Severe sepsis currently accounts for 10% of all intensive care unit admissions and is the leading cause of death in U.S. hospitals. Studies have shown that sepsis survivors suffer from many long-term after-effects. Among survivors, mobility and the ability to perform daily activities tend to be limited and are used as markers of quality of life (QoL). However, these prior studies have been small and have not taken into account high burdens of chronic disease prior to sepsis admission. A study conducted by Yende et al is a secondary analysis of two international, randomized clinical trials (A Controlled Comparison of Eritoran and placebo in patients with Severe Sepsis [ACCESS] and PROWESS-SHOCK), with the aim of describing QoL in sepsis survivors. The two cohorts analyzed included only adults with severe sepsis who were fully functional and living at home prior to sepsis hospitalization.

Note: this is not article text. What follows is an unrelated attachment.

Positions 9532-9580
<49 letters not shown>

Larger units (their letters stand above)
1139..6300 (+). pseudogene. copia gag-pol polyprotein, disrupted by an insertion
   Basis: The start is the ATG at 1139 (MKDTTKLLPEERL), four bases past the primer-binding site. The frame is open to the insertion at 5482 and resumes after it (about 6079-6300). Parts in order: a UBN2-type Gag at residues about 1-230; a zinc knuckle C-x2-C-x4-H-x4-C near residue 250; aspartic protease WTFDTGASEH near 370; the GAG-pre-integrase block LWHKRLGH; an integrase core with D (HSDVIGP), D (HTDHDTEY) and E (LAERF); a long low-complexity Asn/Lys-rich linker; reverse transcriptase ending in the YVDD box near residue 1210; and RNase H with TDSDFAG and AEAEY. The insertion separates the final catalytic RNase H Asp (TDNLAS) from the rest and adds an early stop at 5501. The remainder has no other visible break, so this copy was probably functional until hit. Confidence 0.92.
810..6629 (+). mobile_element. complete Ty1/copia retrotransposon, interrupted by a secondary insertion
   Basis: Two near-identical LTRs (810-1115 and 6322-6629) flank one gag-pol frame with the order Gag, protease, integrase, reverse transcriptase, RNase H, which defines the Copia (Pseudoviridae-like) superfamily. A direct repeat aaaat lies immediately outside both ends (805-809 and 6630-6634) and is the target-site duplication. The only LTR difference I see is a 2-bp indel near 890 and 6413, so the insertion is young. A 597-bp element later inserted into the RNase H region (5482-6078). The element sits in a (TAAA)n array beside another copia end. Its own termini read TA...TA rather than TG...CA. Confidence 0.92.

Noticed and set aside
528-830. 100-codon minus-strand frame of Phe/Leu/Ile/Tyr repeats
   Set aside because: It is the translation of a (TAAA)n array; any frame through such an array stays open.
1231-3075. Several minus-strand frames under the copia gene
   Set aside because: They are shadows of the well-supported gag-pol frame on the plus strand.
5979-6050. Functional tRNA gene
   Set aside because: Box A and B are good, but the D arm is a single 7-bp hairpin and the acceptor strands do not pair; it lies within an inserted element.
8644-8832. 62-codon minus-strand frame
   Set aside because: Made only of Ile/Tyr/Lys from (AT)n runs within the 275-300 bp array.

They found that approximately one-third of patients (as described above) who survived hospitalization for severe sepsis had died at six months. A further one-third had not returned to independent living by six months.
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